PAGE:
Whether they are lonely sentinels on the frontiers of faith or busy executives in large urban parishes, bishops or laypeople, youth or elders, men or women Christians live their witness in their daily lifestyles as they speak and act ‘in their everyday surroundings. Our witness is not only what we say and how we say it, it is also what we do and how we do it. If we speak through loudspeakers and safely sidestep the risk of dialogue, at the same time we forego any chance of explaining our message. And we cannot evade the observation and judgment which our intrusion into other people’s lives will necessarily invite. Our words may be vigorous and inspirational, but our audience will measure the sincerity and effectiveness of our message m the balance of our deeds.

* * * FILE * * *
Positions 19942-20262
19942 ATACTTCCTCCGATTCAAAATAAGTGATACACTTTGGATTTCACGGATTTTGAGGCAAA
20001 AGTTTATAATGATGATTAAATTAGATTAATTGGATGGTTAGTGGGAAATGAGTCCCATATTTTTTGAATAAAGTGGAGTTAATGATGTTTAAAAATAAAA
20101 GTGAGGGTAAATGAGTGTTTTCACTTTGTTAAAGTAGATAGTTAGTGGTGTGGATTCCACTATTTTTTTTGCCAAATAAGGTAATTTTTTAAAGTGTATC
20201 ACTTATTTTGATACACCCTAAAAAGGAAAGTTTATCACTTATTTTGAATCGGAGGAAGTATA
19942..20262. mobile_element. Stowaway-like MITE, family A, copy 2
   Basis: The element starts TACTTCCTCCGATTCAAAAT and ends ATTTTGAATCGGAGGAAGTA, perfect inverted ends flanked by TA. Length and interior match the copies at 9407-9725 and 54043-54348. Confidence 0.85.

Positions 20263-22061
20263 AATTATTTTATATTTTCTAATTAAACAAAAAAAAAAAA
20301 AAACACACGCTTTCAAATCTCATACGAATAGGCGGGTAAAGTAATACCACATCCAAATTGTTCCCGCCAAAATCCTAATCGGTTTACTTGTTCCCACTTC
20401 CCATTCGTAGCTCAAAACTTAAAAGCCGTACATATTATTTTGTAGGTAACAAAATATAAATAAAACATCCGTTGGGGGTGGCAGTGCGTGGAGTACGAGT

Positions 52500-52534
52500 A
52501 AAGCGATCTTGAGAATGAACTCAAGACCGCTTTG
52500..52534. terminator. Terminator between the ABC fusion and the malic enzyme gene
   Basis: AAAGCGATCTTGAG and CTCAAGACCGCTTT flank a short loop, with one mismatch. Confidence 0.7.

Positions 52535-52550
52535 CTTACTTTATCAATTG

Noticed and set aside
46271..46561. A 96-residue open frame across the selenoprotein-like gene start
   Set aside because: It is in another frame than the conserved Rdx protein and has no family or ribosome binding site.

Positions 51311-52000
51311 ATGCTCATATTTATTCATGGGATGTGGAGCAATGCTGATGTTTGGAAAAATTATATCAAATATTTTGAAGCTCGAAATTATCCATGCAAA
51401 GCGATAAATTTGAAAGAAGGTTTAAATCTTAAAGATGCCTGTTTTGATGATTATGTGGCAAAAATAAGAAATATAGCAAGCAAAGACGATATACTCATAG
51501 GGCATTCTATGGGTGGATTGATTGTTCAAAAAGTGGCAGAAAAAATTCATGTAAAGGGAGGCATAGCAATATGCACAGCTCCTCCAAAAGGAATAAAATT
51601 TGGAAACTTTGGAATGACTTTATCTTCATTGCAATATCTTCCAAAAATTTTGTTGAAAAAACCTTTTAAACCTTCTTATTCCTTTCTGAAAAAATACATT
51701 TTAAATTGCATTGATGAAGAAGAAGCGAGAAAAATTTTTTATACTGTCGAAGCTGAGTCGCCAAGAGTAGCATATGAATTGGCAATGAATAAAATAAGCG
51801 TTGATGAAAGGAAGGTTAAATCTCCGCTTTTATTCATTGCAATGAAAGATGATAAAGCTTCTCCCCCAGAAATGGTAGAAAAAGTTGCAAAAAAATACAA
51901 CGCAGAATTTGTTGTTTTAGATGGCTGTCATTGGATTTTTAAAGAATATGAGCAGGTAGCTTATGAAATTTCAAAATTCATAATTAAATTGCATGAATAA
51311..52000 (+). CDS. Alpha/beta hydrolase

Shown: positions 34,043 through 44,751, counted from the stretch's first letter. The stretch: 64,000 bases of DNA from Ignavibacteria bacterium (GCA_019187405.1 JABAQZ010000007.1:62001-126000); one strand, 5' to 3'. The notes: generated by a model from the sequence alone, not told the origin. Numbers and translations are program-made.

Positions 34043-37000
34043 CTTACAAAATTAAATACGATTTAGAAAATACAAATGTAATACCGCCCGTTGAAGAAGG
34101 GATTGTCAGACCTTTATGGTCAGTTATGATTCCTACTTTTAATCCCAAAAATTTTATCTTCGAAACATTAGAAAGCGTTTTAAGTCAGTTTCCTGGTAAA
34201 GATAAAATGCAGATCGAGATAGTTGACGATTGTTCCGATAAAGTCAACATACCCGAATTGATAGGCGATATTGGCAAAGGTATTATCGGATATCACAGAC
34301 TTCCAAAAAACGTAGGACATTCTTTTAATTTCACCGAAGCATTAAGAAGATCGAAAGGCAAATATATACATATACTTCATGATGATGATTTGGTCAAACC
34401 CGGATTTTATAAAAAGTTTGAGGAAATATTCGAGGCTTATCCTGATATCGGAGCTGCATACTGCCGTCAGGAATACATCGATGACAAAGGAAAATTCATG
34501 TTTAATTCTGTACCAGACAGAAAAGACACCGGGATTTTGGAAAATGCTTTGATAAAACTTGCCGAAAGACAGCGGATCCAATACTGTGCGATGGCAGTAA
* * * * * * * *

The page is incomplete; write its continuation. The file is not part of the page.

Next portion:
“Faith comes from what is heard, and what is heard comes through the word of Christ.” (Rm 10:17) Christians need to understand the teachings of the church so they can have a ready answer “to anyone who demands from you an accounting for the hope that is in you”; yet we must give our account “with gentleness and reverence.” (I P 3:15) It is imperative for Christians to understand their faith in order to explain to others (and themselves) why they persist in following Jesus. If even a few people listen to a street preacher long enough to kindle their interest, it is their Christian neighbours who will in most cases be called to respond to their queries. It is not enough to baptize or dedicate infants and sit for a few hours in a pew every week; Christians need to prepare themselves for serious discussion, with people who may be hostile, suspicious, curious or perhaps sympathetic. All these Witness and Dialogue: Essentials in Christian Ministry enquirers will listen carefully to the replies, measuring them for logic and plausibility. The presentation of the Christian case is therefore important, but it is even more important to live according to the message.